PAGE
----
Annapolis Mayor Alfred A. Hopkins unveiled a budget Frida that would cut the city tax rate by 5 cents, expand curbside recycling efforts and provide a modest pay raise for most of the city's 500 workers.
The tax rate would go from $1.80 per $100 of assessed value to $1.75 to finance an operating budget of $38.2 million in the fiscal year that begins July 1, about $1 million more than the current budget.
But while the tax rate would drop, the average tax bill will go up 7.1 percent because of increased assessments, city officials said. The city also kept the tax rate steady last year, while higher assessments pushed the average payments up 9 percent.
Mr. Hopkins' spending plan would expand curbside recycling, which is limited to bottles, cans and some yard waste, to include collection of newspapers and plastics. The yard waste program also would be expanded.
The budget also includes $600,000 to grant employees some modest cost-of-living pay increases. Exact amounts are still being negotiated with the city's labor unions.
Mr. Hopkins has asked for three newly named positions on the city work force, including a risk manager for the finance department and an equal employment opportunity/minority ,X business enterprise officer for the personnel department.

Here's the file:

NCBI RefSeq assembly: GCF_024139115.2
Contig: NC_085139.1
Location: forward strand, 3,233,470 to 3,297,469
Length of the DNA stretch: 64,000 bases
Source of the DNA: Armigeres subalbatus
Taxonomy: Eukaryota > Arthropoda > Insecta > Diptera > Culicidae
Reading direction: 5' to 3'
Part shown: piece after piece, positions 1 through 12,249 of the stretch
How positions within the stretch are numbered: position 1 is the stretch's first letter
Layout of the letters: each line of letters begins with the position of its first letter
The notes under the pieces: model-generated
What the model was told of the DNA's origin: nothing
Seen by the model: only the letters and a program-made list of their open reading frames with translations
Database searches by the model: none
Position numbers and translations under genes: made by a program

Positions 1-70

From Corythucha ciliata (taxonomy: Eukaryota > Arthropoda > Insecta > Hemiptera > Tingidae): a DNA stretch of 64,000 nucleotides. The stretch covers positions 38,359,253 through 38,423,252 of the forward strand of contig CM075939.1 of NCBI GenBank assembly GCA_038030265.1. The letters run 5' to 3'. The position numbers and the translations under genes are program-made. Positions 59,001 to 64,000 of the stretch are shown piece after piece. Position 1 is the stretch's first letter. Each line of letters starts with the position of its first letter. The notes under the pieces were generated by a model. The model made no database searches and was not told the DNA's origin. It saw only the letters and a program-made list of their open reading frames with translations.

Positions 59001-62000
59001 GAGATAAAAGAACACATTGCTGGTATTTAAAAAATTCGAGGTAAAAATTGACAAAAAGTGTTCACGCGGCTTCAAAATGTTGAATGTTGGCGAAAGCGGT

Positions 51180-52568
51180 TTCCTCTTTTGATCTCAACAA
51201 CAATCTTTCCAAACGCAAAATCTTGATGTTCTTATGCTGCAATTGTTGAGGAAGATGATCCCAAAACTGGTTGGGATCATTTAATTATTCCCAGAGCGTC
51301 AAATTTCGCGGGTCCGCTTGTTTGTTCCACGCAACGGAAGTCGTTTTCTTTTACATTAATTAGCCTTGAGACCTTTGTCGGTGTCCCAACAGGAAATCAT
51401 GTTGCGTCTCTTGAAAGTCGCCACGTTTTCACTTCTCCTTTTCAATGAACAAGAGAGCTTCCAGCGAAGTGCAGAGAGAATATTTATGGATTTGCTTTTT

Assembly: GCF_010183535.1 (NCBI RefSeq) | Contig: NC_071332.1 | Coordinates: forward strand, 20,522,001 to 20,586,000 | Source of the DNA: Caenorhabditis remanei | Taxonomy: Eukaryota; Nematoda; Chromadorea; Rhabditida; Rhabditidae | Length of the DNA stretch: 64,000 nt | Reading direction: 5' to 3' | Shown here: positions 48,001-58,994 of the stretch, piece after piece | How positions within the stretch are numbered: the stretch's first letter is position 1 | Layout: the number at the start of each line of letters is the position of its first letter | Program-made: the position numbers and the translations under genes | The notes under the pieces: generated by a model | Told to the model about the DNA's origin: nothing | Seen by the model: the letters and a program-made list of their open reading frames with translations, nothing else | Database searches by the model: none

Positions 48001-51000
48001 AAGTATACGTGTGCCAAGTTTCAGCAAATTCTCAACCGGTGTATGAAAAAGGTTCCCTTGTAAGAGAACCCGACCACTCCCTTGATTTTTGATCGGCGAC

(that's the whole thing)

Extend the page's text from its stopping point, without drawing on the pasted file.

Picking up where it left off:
The budget also slices seven positions from the public works crew at the city landfill, but it adds a total of eight positions elsewhere: a yard waste recycling superintendent and three equipment operators, three drivers for transportation and a sewer collection and equipment operator.
The operating budget also includes an $8 million fund balance.
In his State of the City report, Mr. Hopkins said that the recession and slow recovery have forced the city to tighten its belt.
"While other jurisdictions have taken hits through higher taxes, budget deficits, layoffs, furloughs and service decreases or stoppages, Annapolis continued to move forward and even show a modest surplus," he wrote.
The mayor listed his administration's accomplishments over the past three years, including opening of the 540-space Gotts Court parking garage, refurbishing the Market House and City Hall, the implementation of curbside recycling, refurbishing State Circle, and completion of a visitors center, which is to open this summer.
The budget, which will be reviewed by the City Council's finance committee beginning May 10, must be adopted by the council by June 30.